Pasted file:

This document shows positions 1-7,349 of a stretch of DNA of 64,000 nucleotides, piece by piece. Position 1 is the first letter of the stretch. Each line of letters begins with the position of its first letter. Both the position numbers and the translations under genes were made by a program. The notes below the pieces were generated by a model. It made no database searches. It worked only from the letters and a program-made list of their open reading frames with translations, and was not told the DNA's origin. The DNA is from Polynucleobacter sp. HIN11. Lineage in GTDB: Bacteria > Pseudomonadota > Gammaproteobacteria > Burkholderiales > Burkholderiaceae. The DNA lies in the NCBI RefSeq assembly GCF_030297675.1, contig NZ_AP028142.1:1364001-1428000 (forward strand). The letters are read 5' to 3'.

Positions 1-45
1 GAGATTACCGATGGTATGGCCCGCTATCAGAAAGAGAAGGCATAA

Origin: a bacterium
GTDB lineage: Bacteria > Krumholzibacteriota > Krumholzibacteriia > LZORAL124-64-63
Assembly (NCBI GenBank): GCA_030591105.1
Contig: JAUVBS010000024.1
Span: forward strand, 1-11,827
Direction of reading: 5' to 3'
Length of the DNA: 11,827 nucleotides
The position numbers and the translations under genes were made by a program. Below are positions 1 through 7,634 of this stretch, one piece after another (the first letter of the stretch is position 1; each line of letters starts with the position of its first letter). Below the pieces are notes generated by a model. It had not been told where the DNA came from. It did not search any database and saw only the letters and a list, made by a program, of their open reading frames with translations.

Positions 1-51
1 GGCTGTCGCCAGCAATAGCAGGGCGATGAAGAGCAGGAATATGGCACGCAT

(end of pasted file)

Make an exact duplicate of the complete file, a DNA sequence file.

This document shows positions 1-7,349 of a stretch of DNA of 64,000 nucleotides, piece by piece. Position 1 is the first letter of the stretch. Each line of letters begins with the position of its first letter. Both the position numbers and the translations under genes were made by a program. The notes below the pieces were generated by a model. It made no database searches. It worked only from the letters and a program-made list of their open reading frames with translations, and was not told the DNA's origin. The DNA is from Polynucleobacter sp. HIN11. Lineage in GTDB: Bacteria > Pseudomonadota > Gammaproteobacteria > Burkholderiales > Burkholderiaceae. The DNA lies in the NCBI RefSeq assembly GCF_030297675.1, contig NZ_AP028142.1:1364001-1428000 (forward strand). The letters are read 5' to 3'.

Positions 1-45
1 GAGATTACCGATGGTATGGCCCGCTATCAGAAAGAGAAGGCATAA

Origin: a bacterium
GTDB lineage: Bacteria > Krumholzibacteriota > Krumholzibacteriia > LZORAL124-64-63
Assembly (NCBI GenBank): GCA_030591105.1
Contig: JAUVBS010000024.1
Span: forward strand, 1-11,827
Direction of reading: 5' to 3'
Length of the DNA: 11,827 nucleotides
The position numbers and the translations under genes were made by a program. Below are positions 1 through 7,634 of this stretch, one piece after another (the first letter of the stretch is position 1; each line of letters starts with the position of its first letter). Below the pieces are notes generated by a model. It had not been told where the DNA came from. It did not search any database and saw only the letters and a list, made by a program, of their open reading frames with translations.

Positions 1-51
1 GGCTGTCGCCAGCAATAGCAGGGCGATGAAGAGCAGGAATATGGCACGCAT